But let’s make sure we’re all on the same page.
The appeal of an S corporation is that the 12.4% Social Security, the 2.9% Medicare and the 3.8% Obamacare taxes only get levied against the W-2 wages and not against the leftover profits that show up on the shareholder’s K-1.
With a sole proprietorship or partnership, however, the business owner pays these taxes on the entire profit.
You need to do the math carefully, but in an example like the one discussed here where a business owner makes $200,000, dissolving the S corporation and then operating as a sole proprietorship adds about $3500 of Social Security taxes and about $2500 in Medicare taxes.
That means the S corporation dissolution bumps up the payroll taxes by about $6,000.
Remember that in our example, the dissolving the S corporation to increase the Sec. 199A deduction saved the business owner between $1,000 and $3,700 in income taxes.
You see the problem. The bigger Sec. 199A deduction may save income taxes equal to only a fraction of the increase in the payroll taxes.
Finally, you want to note that an S corporation also produces other payroll tax savings too because it moves some deductions from the taxpayer’s 1040 return (such as for health insurance and pension contributions) to the S corporation’s 1120S return. When that happens, these deductions save not only income taxes but also payroll taxes.
In the end, then, yes, you may be able to boost your Sec. 199A deduction by dissolving an S corporation. And that dissolution will probably save you income taxes. But the payroll tax savings you lose from dissolution may exceed the income tax savings. Ugh.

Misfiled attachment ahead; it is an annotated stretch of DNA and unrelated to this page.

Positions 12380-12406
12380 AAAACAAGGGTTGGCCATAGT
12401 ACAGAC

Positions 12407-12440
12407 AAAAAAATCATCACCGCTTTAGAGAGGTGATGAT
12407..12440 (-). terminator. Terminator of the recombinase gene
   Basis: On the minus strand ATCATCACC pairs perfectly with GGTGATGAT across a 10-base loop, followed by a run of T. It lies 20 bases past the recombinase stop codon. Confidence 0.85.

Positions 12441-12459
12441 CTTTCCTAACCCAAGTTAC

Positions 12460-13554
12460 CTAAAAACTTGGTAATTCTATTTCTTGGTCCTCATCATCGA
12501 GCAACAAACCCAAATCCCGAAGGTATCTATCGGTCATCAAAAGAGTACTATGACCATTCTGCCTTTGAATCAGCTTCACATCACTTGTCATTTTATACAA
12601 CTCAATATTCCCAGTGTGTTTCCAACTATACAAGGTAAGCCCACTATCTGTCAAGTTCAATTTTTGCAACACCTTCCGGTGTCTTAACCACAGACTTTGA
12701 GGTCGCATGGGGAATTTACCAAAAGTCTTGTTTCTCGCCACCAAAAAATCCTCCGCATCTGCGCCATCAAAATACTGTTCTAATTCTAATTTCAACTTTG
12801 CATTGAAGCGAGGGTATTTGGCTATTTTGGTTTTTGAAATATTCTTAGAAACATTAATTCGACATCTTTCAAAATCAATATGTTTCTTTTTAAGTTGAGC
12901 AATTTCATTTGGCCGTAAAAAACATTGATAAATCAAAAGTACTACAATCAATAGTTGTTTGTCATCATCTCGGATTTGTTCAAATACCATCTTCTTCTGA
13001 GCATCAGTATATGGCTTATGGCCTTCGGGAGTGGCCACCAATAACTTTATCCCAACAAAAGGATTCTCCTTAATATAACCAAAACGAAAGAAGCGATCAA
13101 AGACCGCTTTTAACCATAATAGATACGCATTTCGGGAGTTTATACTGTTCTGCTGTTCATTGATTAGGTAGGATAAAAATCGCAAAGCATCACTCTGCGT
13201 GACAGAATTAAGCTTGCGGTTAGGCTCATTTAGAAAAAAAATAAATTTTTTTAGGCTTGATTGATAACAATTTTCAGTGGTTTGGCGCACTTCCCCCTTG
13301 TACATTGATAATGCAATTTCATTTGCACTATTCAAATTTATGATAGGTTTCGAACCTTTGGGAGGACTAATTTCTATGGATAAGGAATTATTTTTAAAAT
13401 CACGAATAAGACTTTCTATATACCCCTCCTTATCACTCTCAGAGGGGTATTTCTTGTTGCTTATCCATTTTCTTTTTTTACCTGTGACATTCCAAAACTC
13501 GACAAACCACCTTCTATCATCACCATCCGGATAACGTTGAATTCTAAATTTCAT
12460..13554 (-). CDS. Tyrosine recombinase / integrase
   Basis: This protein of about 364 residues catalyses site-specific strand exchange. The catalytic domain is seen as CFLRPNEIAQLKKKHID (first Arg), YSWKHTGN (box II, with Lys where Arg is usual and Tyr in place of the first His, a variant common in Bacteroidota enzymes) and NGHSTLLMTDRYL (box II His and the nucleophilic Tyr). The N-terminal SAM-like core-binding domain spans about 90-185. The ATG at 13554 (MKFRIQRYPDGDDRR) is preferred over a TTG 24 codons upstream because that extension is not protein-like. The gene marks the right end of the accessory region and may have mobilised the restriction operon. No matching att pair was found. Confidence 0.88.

Sec. 199A a Temporary Deduction
One other thing to remember: The Sec. 199A deduction is temporary.
The statute that creates the deduction runs only through 2025.
Subchapter S (the chunk of statutes that creates the S corporation option) isn’t counting down to expiration.
We can’t know for sure that Subchapter S will be around after 2025 or that Sec. 199A will not be around.
But you probably want to consider that Sec. 199A is actually only a temporary tax deduction..
The Bottomline: 199A versus Subchapter S
The bottomline? Well, maybe this: don’t rush to dissolve your S corporation.
Probably you will save the most in taxes by continuing to operate as an S corporation.
However, to know for sure, you need to do the math and compare (precisely) the taxes you pay operating as an S corporation versus operating as a partnership or sole proprietorship.
And then this final comment: If you save Social Security taxes with your S corporation or you make a lot of money as an S corporation shareholder, you probably optimize by keeping the S corporation.
Other Resources You Might Find Useful
We’ve got a bunch of blog posts that dig into the details of the new Sec. 199A deduction and if you’re here, reading this blog post, you might find one or more useful.
By the way, as advertised elsewhere on this page, we’ve also got a lengthy but easy-to-read monograph on how to maximize the Sec. 199A deduction.